Rotating Banner Ads MT Style

10/10/2007: Updated for Movable Type 4.x

A recent customer asked me if they could have an easy to manage banner ad setup, with the ability to add advertisements and specify links and alternate text. All of this while being able to manage them easily. Sounds like a job for… Movable Type!

Despite the title, this little tip can be used for any ads—any images at all for that matter. There are four basic steps: upload the ad, create an entry for it, create the php file and include it in your template.

The Ad Blog

First things first—let’s create a brand new blog called “Banner Ads”; you can call it something else, but you’ll need to remember it for later, so whatever it is, write it down.

To keep things organized, I’m going to set my publishing directory to /ads/. Once you decide on a directory, you’ll need to make note of it and upload all of the images in your rotation to the same directory. This isn’t required, but as we go on you’ll understand how it can make your job easier.

Go to Design » Templates and delete everything. Be sure to get the archive templates and template modules; no sense in having them sitting around taking up space. We’ll come back here in just a moment to create a new template, but first let’s create and upload our ad.

The Image

You’ll need to decide what size ads or images you’ll be using here. For sake of example, I’m going to create a banner in Photoshop using a standard banner ad size of 468×60 pixels.

Now, click Create » Upload File. Movable Type’s asset manager will walk you through the upload process. Once the file is uploaded, make note of its location. Now it’s time to create a new entry.

The Entry

In the title field, give your ad a name. This is going to be the TITLE text for your banner ad link. Next we’re going to use the Body field for your path and file name of your image. (To do it right, get Arvind’s Custom Fields plugin and set up an actual Image field. This saves from headaches down the road.) This filename can be relative to your site (i.e. /cardonate.gif) or a full URI (http://plasticmind.com/images/header.jpg) The Keywords field will be the hyperlink (destination) that visitors will be taken to when they click your ad. This can be relative to your site (i.e. /support/donateyour_car.html) or a full URL (i.e. http://plasticmind.com/). Ideally, this field should also be customized in RightField as well.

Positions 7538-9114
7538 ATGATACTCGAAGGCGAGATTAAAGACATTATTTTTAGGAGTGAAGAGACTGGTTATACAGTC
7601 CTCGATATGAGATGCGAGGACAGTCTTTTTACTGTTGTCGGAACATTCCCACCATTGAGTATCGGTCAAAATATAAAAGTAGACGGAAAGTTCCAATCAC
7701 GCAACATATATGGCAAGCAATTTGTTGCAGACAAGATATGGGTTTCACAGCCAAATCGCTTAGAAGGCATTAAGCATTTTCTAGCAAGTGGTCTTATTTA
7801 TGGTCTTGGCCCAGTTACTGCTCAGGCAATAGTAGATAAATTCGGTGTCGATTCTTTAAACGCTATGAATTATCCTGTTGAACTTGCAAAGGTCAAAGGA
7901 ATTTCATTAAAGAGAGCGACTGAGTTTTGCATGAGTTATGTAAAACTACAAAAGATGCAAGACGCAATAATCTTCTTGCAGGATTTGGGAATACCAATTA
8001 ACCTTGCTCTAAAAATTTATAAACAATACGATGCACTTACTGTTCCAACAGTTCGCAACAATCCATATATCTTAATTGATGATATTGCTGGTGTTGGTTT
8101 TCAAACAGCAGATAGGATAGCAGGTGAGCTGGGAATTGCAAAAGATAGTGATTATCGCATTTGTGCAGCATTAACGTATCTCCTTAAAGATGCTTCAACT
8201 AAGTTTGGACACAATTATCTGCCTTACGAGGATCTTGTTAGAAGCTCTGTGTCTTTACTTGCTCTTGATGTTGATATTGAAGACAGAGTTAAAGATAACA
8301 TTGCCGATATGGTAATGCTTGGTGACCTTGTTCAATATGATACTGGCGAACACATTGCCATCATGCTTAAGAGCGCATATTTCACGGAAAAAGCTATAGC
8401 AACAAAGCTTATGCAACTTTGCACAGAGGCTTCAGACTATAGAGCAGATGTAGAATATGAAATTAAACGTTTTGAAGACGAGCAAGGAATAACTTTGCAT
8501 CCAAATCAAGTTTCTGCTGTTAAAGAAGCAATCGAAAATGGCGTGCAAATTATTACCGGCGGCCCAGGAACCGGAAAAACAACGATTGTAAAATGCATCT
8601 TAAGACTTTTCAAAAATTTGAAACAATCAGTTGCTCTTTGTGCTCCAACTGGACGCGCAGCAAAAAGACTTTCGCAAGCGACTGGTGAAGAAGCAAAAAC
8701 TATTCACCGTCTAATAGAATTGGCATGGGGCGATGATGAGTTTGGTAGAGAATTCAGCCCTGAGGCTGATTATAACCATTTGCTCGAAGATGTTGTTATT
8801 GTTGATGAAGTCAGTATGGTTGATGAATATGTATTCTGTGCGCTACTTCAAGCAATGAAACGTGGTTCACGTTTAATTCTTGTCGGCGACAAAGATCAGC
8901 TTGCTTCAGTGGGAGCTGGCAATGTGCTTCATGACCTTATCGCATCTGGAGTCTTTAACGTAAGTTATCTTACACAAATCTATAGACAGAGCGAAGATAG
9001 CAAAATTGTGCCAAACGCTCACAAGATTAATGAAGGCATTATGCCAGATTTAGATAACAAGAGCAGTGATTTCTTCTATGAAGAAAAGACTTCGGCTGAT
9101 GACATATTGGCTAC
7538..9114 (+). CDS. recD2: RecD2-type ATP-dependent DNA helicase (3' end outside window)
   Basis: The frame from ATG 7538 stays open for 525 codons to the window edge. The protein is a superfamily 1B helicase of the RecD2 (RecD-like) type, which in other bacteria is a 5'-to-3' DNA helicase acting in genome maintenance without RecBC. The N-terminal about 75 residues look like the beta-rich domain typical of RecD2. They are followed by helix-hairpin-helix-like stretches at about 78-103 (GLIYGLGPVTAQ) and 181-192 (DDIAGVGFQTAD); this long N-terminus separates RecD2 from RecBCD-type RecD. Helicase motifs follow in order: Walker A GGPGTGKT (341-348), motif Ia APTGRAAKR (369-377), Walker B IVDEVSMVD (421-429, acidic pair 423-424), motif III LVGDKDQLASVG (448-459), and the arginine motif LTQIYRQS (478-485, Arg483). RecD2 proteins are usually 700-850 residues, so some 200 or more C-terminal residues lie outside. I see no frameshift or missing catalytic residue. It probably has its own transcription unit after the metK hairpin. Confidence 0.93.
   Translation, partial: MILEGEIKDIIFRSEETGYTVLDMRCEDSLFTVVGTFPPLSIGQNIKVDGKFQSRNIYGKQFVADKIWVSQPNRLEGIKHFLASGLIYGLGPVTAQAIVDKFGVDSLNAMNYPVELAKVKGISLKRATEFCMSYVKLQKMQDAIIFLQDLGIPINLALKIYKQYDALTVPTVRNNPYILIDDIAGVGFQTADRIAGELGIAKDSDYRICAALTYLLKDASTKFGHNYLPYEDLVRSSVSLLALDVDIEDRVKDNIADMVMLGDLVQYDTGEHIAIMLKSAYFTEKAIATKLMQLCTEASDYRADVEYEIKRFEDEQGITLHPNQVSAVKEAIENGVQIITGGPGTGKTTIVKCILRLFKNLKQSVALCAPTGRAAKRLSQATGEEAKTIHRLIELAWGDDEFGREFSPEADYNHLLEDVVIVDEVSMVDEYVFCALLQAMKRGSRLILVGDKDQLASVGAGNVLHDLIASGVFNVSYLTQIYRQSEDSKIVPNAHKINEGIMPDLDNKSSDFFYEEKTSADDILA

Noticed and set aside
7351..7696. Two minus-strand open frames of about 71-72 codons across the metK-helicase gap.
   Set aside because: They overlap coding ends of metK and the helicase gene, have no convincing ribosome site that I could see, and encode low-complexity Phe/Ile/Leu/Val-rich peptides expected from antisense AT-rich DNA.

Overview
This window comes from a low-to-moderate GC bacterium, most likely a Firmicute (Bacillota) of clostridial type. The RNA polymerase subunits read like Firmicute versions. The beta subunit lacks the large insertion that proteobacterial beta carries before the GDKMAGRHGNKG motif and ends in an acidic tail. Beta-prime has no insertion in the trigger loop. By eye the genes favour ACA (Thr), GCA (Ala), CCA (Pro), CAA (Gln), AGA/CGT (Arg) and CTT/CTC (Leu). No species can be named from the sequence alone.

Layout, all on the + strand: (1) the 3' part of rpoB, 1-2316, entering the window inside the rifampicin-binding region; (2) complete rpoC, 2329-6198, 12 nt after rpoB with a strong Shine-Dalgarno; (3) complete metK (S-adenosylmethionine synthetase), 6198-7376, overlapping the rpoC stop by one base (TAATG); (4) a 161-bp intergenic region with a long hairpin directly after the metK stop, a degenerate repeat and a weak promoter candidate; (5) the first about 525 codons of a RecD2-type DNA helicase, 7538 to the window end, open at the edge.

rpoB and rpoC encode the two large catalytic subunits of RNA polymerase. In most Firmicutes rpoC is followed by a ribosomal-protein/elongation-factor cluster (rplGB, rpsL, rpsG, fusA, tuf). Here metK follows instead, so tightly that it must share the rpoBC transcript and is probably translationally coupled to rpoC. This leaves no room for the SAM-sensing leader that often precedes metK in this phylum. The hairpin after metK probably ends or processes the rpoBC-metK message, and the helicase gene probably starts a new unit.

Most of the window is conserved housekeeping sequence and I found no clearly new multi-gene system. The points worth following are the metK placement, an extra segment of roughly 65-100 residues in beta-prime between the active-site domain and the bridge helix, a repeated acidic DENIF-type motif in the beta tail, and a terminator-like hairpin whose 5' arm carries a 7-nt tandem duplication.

Save the entry.

The PHP File

Now let’s go to Templates and create a new index template called “Banner Ads”—this will be the PHP file that will generate the rotation and we can call to it from our other templates. We’ll set the output file to “banner.php”. Now let’s drop the following code into the template, save and rebuild it:

<?php
    <mt:Entries>
        $ad[<mt:EntryId />]['pic']='<mt:EntryBody strip_linefeeds='1' encode_php='1' />';
        $ad[<mt:EntryId />]['link']='<mt:EntryKeywords strip_linefeeds='1' encode_php='1' />';
        $ad[<mt:EntryId />]['title']='<mt:EntryTitle encode_php='1' />';
    </MTEntries>
    $rn = array_rand($ad);
    echo '<a href="' . $ad[$rn]['link'] . '" title="' . $ad[$rn]['title'] . '">';
    echo '<img src="'.$ad[$rn]['pic'] . '" alt="' . $ad[$rn]['title'] . '"></a>';
?>

It looks complicated but isn’t. Basically, the <mt:Entries> container will loop through as many banner ad entries you have. For each one it will create a variable ($ad) with an array based on the entry id. In this array, we’re storing the ‘pic’ (file path), the ‘link’ (destination url) and the ‘title’ (ad title). We’re using the strip_linefeeds=’1’ attribute when building this to ensure that no stray <p> or <br /> tags get into your image path or your hyperlink. That causes weird things to happen.

Then we pull a random ad from the array and echo (or print) two lines of code. The first line is your hyperlink, with the href set to the ad’s ‘link’ (made up of <mt:EntryKeywords />) and the title set to the ad’s ‘title’ (made up of … you guessed it! <mt:EntryTitle />). The next line is the image, with the src set to the ad’s ‘pic’ (the file path stored in <mt:EntryBody />) and for good measure we’ve set the alt to <mt:EntryTitle />.

Save and rebuild and you’re ready to test it. Type in your domain and the file name you gave it (i.e. http://www.rideforlife.com/banner.php) to see it in action. You should get a random hyperlinked image. Almost done.

Including It In Your Templates

This is cake. Wherever you want your rotating banner ad to appear, simply include the banner.php file you created. The following code is an example:

<div id="bannerad">
    <?php include '/home/USERNAME/www/ads/banner.php' ?>
</div>

You can pull a full URL in the include, but it’s much slower and causes considerably more work for the server. Best to include the full site path to your file.

Rebuild and test her out!

Troubleshooting

Something wrong?

If you ran your banner.php on its own and didn’t work, you probably aren’t running php. Sorry, this solution isn’t for you. Probably best to type ‘server side includes’ in Google and try your luck there.

If you ran banner.php on it’s own and it did work, but it’s not working in your template, you may have called to it incorrectly. If the php code itself is being displayed instead of the image, your server isn’t executing the php, and you need to read about my solution for that on this post.

Not sure what your site path is? Well, MT has a tag for that. <mt:BlogSitePath /> or you can just look in your Publishing settings… it’s listed there as well.